Dylan’s band has changed slightly since his March 2022 appearance at Austin’s Bass Concert Hall. Longtime bassist Tony Garnier remains the anchor, with pedal steel/fiddle player Don Herron aboard for nearly two decades now. Nashville guitarist Doug Lancio replaced Austin ace Charlie Sexton when Dylan returned from the pandemic, teaming with fellow guitarist Bob Britt (who joined in 2019). Drummer Jerry Pentecost recently took over from Charley Drayton, who played the 2022 Austin show.

Tonight, the band flexes its muscles on occasion, but just as often they hold back to provide space for Dylan’s singing, which has been defying nature for quite some time. His voice, once a ravaged rasp that paled in comparison to his youthful glory years, somehow improved as Dylan reached senior-citizen status. Near the end of 1979’s Gotta Serve Somebody, his full-throated vamp sounds surprisingly like the ghost of David Bowie.

A late-set choice of Johnny Cash’s Big River, which Dylan first covered in the late 1990s and has played at most of his shows in the past month, finds the band digging into a deep rockabilly groove after Dylan’s jaunty piano kicks things off. A highlight from Rough And Rowdy Ways was the nine-minute meditation Key West (Philosopher Pirate), on which Lancio switched from acoustic to electric guitar for a more atmospheric wash of sound behind Dylan’s sprightly melodic piano runs that at times brings to mind, of all things, the theme song from the 1980s TV show Hill Street Blues.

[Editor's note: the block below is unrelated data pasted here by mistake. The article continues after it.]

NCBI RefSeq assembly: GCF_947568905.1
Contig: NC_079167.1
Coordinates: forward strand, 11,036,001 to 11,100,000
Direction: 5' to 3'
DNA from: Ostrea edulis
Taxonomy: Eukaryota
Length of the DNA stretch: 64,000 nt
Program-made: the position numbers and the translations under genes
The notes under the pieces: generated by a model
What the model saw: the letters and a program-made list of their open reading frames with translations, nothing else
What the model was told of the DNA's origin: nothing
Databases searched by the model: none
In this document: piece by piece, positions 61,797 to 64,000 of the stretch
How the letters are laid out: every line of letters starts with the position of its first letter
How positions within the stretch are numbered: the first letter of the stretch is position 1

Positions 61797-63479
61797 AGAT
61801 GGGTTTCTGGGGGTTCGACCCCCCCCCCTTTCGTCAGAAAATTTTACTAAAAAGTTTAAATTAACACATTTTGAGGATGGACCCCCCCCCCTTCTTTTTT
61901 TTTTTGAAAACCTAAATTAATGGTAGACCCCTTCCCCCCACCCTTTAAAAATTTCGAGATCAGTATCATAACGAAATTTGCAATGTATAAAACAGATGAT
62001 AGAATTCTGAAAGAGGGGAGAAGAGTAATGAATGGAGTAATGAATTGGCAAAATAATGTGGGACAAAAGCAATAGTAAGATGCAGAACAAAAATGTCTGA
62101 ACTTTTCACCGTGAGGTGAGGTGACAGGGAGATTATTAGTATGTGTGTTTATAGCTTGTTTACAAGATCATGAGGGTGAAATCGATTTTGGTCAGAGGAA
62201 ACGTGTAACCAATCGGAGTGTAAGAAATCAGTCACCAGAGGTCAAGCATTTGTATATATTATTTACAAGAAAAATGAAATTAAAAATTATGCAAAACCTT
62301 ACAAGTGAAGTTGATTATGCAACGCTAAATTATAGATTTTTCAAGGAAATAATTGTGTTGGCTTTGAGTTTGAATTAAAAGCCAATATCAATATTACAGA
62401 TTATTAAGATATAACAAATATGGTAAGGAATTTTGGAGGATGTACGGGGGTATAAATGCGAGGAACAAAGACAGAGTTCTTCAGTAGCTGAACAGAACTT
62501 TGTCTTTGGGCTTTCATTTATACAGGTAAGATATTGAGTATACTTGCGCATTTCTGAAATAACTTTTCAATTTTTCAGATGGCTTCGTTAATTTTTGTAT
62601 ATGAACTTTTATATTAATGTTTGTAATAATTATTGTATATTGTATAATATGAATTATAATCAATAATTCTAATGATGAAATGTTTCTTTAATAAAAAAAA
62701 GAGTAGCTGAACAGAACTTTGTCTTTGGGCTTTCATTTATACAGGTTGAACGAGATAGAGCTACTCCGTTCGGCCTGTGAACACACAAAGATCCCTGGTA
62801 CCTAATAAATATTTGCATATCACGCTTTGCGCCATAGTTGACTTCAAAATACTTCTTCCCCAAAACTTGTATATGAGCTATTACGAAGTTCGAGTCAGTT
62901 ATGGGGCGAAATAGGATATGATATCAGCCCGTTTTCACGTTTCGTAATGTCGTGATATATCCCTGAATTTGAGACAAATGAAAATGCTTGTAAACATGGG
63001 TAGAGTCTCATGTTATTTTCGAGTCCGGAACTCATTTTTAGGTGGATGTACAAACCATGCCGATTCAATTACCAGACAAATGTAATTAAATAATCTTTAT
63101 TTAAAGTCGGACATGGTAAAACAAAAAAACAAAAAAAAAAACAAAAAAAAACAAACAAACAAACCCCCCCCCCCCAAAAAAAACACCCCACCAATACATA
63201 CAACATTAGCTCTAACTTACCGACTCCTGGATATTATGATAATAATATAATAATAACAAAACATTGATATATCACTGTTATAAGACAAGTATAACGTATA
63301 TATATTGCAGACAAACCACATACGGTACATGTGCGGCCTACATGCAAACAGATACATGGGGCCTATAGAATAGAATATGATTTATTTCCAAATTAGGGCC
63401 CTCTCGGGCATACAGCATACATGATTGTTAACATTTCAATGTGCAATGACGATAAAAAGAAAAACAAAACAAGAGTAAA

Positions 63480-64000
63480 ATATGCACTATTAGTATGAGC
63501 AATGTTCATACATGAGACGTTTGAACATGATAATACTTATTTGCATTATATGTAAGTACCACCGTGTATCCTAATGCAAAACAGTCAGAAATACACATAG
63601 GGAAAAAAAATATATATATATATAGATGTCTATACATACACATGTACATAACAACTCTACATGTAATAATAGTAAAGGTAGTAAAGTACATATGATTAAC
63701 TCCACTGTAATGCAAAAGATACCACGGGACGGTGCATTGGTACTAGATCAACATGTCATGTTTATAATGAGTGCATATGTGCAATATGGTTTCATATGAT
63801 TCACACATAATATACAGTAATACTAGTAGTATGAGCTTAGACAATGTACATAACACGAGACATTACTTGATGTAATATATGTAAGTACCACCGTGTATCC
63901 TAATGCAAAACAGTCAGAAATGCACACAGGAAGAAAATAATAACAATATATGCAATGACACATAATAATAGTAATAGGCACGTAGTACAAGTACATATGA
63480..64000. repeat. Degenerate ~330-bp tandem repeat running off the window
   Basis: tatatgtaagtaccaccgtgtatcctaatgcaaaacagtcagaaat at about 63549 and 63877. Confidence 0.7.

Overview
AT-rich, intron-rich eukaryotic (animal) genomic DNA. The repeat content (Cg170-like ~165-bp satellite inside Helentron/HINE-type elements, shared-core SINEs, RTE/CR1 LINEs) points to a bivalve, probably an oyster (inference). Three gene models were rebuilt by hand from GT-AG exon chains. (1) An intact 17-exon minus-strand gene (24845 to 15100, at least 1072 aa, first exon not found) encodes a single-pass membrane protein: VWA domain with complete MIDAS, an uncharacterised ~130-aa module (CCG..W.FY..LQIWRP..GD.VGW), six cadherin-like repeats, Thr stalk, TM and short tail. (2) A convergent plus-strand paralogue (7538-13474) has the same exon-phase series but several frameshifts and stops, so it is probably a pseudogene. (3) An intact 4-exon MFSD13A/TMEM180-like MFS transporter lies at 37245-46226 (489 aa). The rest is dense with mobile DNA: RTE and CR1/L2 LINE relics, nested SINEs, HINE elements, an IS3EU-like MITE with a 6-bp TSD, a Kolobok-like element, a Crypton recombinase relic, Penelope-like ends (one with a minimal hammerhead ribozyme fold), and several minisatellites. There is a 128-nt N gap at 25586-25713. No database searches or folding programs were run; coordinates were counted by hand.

And Dylan’s presentation of his older songs, once altered so drastically that even longtime fans couldn’t name the tune till it was half-over, has been reined in. Well-travelled numbers such as 1967’s I’ll Be Your Baby Tonight and 1969’s To Be Alone With You still sound different from their recorded counterparts, but it’s less of a guessing-game now. (An exception: 1971’s When I Paint My Masterpiece, which has been reworked to where it uncannily resembles Irving Berlin’s 1920s classic Puttin’ on the Ritz.)

Dylan speaks not a word the entire night, though he acknowledges the crowd’s rapt attention at the end of the show by stepping out front for a few gracious bows. Then the lights go down, the band stroll off, and Bob Dylan’s 21st Austin concert comes to an end. Another full house at the 2,700-capacity theatre will greet him on Saturday night  — and then, what’s next? These past few years have seemed like smooth sailing for Dylan, which probably means it’s time to rock the boat.


Watching The River Flow

Most Likely You Go Your Way And I’ll Go Mine

I Contain Multitudes

False Prophet

When I Paint My Masterpiece

Black Rider

I’ll Be Your Baby Tonight

My Own Version Of You

Crossing The Rubicon

To Be Alone With You

Key West (Philosopher Pirate)

Gotta Serve Somebody

Across The Borderline

I’ve Made Up My Mind To Give Myself To You

Big River

Mother Of Muses

Goodbye Jimmy Reed

Every Grain Of Sand

Main picture: Bob Dylan at London's Hyde Park 2019 (credit: Matthew Baker/Getty Images)